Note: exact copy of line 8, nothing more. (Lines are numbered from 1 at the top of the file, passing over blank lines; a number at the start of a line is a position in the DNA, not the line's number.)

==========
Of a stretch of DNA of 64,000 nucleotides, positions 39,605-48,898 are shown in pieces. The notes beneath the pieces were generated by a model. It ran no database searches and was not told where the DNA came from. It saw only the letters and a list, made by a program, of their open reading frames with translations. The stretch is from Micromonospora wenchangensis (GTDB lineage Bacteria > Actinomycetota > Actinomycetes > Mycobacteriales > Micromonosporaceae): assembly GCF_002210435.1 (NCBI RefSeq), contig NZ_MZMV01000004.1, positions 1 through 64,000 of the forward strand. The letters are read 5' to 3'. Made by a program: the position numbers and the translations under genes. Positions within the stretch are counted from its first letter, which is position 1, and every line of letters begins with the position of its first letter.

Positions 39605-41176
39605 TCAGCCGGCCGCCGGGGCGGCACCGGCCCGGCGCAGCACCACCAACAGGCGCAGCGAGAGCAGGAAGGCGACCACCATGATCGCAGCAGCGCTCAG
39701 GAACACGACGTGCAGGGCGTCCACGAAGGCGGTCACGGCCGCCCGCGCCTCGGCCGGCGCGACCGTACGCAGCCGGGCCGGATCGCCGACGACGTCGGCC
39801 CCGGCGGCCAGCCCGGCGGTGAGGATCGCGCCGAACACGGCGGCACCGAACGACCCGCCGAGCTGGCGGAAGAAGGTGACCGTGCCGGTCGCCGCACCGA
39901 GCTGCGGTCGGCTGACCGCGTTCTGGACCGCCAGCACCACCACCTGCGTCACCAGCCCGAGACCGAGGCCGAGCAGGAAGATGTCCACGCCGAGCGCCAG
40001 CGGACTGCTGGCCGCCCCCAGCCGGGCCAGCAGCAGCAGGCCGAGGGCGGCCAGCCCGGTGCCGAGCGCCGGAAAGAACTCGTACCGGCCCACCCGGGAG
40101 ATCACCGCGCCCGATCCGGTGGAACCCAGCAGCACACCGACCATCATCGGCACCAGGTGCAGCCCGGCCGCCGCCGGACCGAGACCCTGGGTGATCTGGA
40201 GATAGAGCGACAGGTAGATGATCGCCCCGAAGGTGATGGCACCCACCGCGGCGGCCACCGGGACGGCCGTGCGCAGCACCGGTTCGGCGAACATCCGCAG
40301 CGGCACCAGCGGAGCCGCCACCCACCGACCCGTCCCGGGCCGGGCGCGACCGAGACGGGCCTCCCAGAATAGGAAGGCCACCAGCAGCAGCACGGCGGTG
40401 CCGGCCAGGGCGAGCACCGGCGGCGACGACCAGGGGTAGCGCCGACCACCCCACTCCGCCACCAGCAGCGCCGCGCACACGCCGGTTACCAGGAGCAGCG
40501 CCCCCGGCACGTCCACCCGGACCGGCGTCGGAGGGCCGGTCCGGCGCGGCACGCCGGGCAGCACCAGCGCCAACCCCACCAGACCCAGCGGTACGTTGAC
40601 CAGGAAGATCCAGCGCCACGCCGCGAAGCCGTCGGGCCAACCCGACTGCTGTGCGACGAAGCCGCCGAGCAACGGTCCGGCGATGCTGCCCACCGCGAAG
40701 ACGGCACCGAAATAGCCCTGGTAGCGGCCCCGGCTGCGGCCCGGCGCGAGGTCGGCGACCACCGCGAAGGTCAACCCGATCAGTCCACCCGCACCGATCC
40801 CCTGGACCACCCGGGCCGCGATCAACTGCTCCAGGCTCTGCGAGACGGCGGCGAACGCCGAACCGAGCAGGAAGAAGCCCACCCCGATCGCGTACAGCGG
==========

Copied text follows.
40101 ATCACCGCGCCCGATCCGGTGGAACCCAGCAGCACACCGACCATCATCGGCACCAGGTGCAGCCCGGCCGCCGCCGGACCGAGACCCTGGGTGATCTGGA